Interview: Viral Video Shooter Rich Horner

Now, while where we’re all stuck at home in some way or another, we’re taking a bit of time to...

Now, while where we’re all stuck at home in some way or another, we’re taking a bit of time to celebrate the amazing people within the diving industry, starting with Rich Horner, who’s most famous for shooting a video of plastic-filled waters in Nusa Lembongan. Here we’ll discuss what it’s like to become a viral video star and how he views COVID-19’s impact on the environment.

What got you into diving in the first place?

I went backpacking in Australia and just did what all backpackers do in Australia. Plus, a couple of friends at home were divers and I thought it looked cool.

You’re known internationally for shooting this video. How did that come about and how did you feel shooting it?

Yeah, my rubbish dive … my mates have now christened me the #rubbishdiver. That day, I’d jumped on my mate’s dive boat to try and get some cool manta videos with my GoPro. When we pulled into the bay at Manta Point, we could all see this huge slick of plastic, branches, leaves and jellies floating right over where the cleaning station is. Underwater it was mad and much, much bigger than anyone had ever seen. But we rolled in anyway, to go and see if the mantas were there. After all, the plastic floats, and the mantas are deeper here, cleaning. I also knew that I should document this plastic slick, as our friends on the island were doing research projects on the mantas and the microplastics, so they’d very much want to know about it.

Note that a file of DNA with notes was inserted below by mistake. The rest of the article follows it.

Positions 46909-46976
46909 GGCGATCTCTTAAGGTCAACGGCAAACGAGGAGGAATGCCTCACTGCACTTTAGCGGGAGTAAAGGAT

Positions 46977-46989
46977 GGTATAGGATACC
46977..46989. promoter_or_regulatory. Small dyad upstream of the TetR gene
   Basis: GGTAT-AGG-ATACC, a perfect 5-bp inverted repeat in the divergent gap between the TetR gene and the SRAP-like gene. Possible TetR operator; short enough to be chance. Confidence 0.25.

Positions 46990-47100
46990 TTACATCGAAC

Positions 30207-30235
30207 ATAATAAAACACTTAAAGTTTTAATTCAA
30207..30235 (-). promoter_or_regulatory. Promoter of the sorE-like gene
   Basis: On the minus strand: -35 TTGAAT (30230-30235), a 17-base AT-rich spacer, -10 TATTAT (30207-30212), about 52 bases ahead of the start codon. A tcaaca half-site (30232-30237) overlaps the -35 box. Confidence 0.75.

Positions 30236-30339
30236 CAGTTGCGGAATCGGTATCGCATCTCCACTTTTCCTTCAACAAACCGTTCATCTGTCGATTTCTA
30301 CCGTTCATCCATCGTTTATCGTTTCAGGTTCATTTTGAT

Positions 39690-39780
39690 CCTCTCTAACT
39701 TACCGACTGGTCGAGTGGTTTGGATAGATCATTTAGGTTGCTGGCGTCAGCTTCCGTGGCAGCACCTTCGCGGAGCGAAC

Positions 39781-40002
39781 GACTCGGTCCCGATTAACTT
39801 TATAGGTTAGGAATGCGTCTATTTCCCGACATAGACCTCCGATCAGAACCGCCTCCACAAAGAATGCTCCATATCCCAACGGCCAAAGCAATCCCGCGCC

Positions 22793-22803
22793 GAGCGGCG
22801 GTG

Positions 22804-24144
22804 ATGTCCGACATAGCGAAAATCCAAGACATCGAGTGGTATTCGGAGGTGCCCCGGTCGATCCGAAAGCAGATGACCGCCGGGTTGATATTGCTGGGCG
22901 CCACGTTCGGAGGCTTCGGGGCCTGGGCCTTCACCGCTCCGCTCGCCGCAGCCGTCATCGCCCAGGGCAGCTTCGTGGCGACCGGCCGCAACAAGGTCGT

When we got down there and swam over to the cleaning station rock, we saw an absolutely surreal sight. The top of rock was covered in a perfectly mixed cloud of plastic, evenly suspended from the surface to the top of the rock, 13 feet (4 m deep). It didn’t look real. This happened due to the swell interacting with the suddenly shallow rock causing the plastic, which is only very slightly buoyant, to hang lower in the water column. Away from the rock we found the rest of the slick, snaking off in a line. I swam along under this, following its path for ages — only part of this swim is in my video. That dive, we saw three or four mantas.

How did I feel seeing it? It was a mixture. Obviously, shock, as no one had ever seen a slick like this. Also, a feeling of disappointment, as seeing plastic in our ocean isn’t uncommon during the wet season here. Usually we’d only see it on the feeding site, as it gets pushed by the same currents and winds as the plankton that the mantas feed on. So, we’re really quite weary of seeing it all the time.  But also, for me, it was fascinating to see, as with anything that floats in the ocean for an extended amount of time, it attracts a lot of its own life, becoming its own floating ecosystem. I didn’t find any sargassum frogfish, but there probably were a few in there.

What’s changed in your life since that video went viral?

Technically I’m a star of a viral video, but luckily, I was in my mask and hood that day, so I’m still anonymous to a large extent. But very soon after I posted my video on Facebook — to show my dive friends — it started getting shared a lot and going viral in only a few hours. After reading the comments from strangers, I quickly realized I had to explain to people what they were seeing and provide more detail.